Kodak’s Market Positioning Context

We’ve written about what happened to Kodak and all the gory detail – the article is worth the read still 12 years after the company's bankruptcy. But a brief reminder is in order to help draw the comparison between how two legacy corporations responded to evolving market forces and won and lost the market positioning battle.

In a Forbe’s article written on the day Kodak declared bankruptcy in 2012, they quoted Steve Sasson, the Kodak engineer who invented the first digital camera in 1975: “…management’s reaction [to the digital camera] was, ‘that’s cute—but don’t tell anyone about it.’” So the first misstep was rejecting the idea outright. Major blunder #1. Leaders should always look at disruption, especially attacking their own products and services. Why? Because leaders innovate. Even if the idea doesn’t develop (“film” pun intended), investigating the idea is better than dismissing it outright. And remember, ideas can come from anyone, not just product developers.

The article goes on to detail that in 1981, there was a study conducted indicating a 10-year projection for digital adoption. While history shows us this research was fairly accurate, Kodak’s response to this disruption made it appear they didn’t agree with the research, or that they didn’t believe in the market potential. Major blunder #2. Kodak bought and sold companies that had nothing to do with film or the photography industry at all. They spent their “extra cash” playing around the fringes instead of investing in its core competency. The shift from film to a broader photography category should have been easy. Look at Crest moving from just toothpaste to the broader category of oral health and hygiene. It’s possible. And advisable.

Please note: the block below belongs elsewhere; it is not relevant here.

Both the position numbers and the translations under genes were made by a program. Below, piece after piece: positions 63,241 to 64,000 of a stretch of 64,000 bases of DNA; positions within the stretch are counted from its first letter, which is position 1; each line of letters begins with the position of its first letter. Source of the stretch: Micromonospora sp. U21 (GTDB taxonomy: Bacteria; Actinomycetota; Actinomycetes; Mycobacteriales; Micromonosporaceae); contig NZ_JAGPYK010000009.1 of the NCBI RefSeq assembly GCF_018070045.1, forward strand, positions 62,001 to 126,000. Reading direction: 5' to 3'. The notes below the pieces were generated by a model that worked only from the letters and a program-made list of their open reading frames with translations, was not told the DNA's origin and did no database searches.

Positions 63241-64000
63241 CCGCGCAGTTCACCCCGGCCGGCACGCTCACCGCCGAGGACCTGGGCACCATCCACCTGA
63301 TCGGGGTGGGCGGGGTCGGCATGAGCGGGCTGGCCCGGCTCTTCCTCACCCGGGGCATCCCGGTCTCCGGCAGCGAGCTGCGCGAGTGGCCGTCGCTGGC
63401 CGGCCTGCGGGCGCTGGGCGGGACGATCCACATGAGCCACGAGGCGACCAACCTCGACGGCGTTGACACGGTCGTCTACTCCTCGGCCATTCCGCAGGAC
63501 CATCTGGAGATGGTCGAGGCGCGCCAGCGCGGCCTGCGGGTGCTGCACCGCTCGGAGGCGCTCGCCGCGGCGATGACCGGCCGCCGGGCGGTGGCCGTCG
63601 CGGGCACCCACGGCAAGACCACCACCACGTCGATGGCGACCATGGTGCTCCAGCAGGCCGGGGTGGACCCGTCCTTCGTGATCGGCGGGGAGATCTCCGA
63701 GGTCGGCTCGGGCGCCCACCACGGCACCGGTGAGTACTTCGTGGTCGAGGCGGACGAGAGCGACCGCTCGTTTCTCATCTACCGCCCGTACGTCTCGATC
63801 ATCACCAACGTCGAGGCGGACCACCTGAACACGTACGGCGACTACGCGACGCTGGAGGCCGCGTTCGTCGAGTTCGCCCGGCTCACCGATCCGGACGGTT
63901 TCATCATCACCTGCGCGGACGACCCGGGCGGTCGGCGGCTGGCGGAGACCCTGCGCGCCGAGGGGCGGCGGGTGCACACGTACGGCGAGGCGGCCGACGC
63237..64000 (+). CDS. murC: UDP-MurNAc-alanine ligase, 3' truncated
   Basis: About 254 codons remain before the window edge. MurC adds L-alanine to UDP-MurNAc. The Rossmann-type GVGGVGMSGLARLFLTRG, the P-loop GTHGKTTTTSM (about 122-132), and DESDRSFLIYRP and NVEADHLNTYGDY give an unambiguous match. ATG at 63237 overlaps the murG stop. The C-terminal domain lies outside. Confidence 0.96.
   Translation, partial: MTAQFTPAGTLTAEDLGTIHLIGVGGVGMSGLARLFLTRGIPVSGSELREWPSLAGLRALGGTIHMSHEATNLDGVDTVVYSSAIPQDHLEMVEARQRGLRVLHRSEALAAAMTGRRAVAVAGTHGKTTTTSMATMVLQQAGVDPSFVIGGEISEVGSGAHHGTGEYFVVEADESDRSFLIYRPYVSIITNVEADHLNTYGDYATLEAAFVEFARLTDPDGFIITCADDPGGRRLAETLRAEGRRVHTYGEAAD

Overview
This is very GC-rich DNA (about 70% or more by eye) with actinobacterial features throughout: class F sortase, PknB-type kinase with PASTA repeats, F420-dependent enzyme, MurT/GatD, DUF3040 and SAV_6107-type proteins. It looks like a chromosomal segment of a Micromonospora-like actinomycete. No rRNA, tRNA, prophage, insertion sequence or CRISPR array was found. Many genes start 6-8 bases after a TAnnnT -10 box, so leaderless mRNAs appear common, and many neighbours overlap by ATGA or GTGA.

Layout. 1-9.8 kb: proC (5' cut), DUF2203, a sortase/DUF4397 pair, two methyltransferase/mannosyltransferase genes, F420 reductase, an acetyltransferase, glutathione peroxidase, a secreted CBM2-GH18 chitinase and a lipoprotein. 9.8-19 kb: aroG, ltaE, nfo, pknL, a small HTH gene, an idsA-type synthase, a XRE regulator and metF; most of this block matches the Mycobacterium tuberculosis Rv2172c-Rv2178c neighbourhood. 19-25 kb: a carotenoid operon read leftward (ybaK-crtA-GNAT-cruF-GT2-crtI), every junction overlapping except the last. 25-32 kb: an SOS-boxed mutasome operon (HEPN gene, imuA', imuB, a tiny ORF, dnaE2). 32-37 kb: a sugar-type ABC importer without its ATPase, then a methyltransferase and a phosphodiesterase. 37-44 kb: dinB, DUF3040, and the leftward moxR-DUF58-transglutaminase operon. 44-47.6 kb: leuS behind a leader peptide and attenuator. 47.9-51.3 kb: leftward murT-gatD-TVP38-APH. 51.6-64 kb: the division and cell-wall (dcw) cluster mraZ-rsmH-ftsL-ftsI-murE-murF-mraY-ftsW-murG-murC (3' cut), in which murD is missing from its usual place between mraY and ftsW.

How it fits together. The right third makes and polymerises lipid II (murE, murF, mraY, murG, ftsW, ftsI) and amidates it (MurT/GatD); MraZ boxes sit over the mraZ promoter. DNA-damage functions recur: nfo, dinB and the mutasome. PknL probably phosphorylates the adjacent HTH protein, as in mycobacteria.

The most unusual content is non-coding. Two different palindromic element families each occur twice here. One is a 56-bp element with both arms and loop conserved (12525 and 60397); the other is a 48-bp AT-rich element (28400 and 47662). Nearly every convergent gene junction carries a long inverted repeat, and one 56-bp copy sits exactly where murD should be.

Finally, Kodak’s leadership didn’t make the market positioning moves that are necessary to introduce a new product. Like Toyota did with Lexus, or Honda did with the Acura, a new company and brand name would have likely been the best road to success. Kodak named its new division Kodak Digital Science. But Kodak was the essence of that brand name. And Kodak’s position was film. It had the brand nirvana of owning the category! But film is not a digital medium. A new brand name would have been the best market positioning move. Major blunder #3, and perhaps the final nail in the coffin.

The Takeaway

It’s quite common that companies respond incorrectly to trends and market forces, even ones they can’t anticipate. When wrong moves happen repeatedly like with Kodak, then there is probably corporate stubbornness in play. It’s not likely that it was solely a lack of understanding on how to properly position a brand in the market and respond to market forces and competitive moves. But that was certainly a part of the equation. Stanley responded well to forces it didn’t foresee, and opportunities it didn’t plan. And it loosened the reins on its own perception of its brand identity. Check out this video for the whole success story or for even more detail, this article.

The question to ask yourself is, “How does the latest market force, competitive move, or the way we do business impact my products and services, and what will I do about it?” Also, perhaps a better question, “How do I disrupt my own products and services?” If your C-suite, product developers, and your marketing team are not regularly tackling these questions, you might find yourself on the wrong side of history. If you need an outside voice to help you evaluate your market positioning, contact Innis Maggiore. Daily, we see industry and market forces in play and help clients respond accordingly.